FIG. 1 is a perspective view of one embodiment of the invention.

FIG. 2 is a left side view.

FIG. 3 is a view along line 3--3 of FIG. 1.

SPECIFIC EXAMPLE OF INVENTION

Referring now to the drawings, the support for the device comprises a frame 11 having two rear legs 11b, a flat top 12, two angular forward legs 11a, an upper cross member 11c and lower cross frame 11d. Extending forward from the support 11 is a duct 32 formed by sheet metal attached to the bottom of the table top 12 and to its front. The duct is covered forwardly by an upper perforated metal sheet 30 and a lower perforated metal sheet 31 which with sealing gasket 33 and cross piece 34 completes the enclosure of the duct 32. The duct supports a track 23 on which an interchangeable shirt board 17 is slidable. The shirt board is preferably aligned with the base of clamp 13. The duct 32 leads to the entrance of an impeller 19 driven by a motor 20 so that the duct acts as a vacuum chamber pulling through the perforated plates 30 and 31 into the impeller 19 and then out to the atmosphere. The perforations of upper metal sheet 30 are smaller and more closely spaced than the lower sheet 31. The operation of the motor-driven impeller is controlled by a timer 21 and a switch.

The screen printing frame 14 which holds the selected printing screen 14a is positioned on the perforated plates 30 and 31 by a clamp 13 with clamping members 13a. The frame 14 and clamp 13 are supported by elongated member 15. Member 15 is supported by pivot 15a mounted on bracket 15b on table top 12. Support member 15 extends beyond the pivot to a counterweight 16.

In operation, a suitable highly-viscous ink 35 is placed in the frame 14 on top of the printing screen 14a. Because of its high viscosity and the small openings in the printing screen the ink 35 will not penetrate the screen openings in the printing screen 14a by gravity alone. After the ink has been loaded it can be tilted upward by applying slight pressure to the counterweight and thus permit rapid insertion of the T-shirt 22 onto the selected board 17 which is held in position. As soon as the shirt is in position the counterweight is released so that the printing frame 14 with the screen 14a and ink 35 now rests on the T-shirt 22 which is in position on perforated metal sheet 30. The suction generated by the impeller 19 pulls the ink 35 through the printing screen 14a onto the T-shirt 22. After the desired amount of time the vacuum stops, the frame is lifted and the shirt removed from the shirt board 17. The entire operation is rapid and can be readily done with a minimum of skill.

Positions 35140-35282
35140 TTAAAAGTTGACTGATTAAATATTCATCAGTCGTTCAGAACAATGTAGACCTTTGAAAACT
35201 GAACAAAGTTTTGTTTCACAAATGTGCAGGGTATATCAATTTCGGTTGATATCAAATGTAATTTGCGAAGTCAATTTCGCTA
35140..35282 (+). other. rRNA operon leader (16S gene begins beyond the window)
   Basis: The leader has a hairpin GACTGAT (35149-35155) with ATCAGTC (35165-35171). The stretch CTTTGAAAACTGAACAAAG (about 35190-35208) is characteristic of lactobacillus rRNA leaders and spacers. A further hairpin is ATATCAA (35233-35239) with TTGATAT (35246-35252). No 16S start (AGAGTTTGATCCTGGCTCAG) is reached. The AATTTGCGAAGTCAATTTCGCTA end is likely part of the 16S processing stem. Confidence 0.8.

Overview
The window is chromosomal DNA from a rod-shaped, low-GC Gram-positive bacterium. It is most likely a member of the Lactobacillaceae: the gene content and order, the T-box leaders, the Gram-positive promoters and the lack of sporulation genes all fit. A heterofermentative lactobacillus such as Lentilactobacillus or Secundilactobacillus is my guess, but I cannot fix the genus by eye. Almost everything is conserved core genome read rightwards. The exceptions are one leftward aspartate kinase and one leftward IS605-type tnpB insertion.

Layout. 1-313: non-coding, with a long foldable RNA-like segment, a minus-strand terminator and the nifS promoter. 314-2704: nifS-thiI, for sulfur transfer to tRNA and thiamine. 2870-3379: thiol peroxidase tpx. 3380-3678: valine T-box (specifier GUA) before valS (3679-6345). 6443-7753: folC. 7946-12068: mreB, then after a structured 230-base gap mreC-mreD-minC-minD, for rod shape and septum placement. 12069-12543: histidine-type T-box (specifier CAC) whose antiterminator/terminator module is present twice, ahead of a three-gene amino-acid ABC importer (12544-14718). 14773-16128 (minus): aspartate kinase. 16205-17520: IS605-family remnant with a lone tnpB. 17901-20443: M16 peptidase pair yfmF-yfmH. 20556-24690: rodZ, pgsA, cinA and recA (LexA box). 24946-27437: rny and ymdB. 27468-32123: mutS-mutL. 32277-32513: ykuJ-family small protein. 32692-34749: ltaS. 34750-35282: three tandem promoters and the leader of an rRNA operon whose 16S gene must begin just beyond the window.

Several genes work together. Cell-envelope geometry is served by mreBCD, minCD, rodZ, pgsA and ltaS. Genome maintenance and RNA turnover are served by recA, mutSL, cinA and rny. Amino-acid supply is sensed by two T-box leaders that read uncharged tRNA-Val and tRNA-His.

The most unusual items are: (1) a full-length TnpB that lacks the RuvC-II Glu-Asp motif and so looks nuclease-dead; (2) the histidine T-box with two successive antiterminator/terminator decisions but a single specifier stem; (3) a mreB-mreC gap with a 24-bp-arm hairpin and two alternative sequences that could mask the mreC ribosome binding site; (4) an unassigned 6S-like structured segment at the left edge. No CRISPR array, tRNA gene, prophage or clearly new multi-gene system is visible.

The timer 21 is set for the desired length of time that the suction is to be on. The initiation of operation is caused by the closing of a switch (not illustrated) which can be a foot switch or push-button or a micro switch, magnetic reed switch or similar device attached to the clamp arm 13 so as to be actuated when the screen frame 14 is pulled down in place on the shirt. It is preferable that there be a slight delay time between the time when the switch is actuated to the time when the vacuum motor 20 is actuated. Thus, another timer can be inserted between the switch and the motor 20 to provide an adjustable delay. Once both timers have been set they do not have to be reset as different shirts are inserted for printing.

After one shirt is removed it is then placed in a dryer and another shirt inserted onto the shirt board. The screen openings in the printing screen can be in the range of 10 to 20 and thus provide a finer screen with better resolution. The density is easily controlled by regulating the vacuum time. No squeegee or roller is required. It is merely sufficient to lay the ink into the frame. The only moving part is the vacuum motor. Not only is the device and method of this invention simple and reliable with respect to T-shirts, but it is of particular use to control screen printing of highly absorbent cloth such as terry cloth.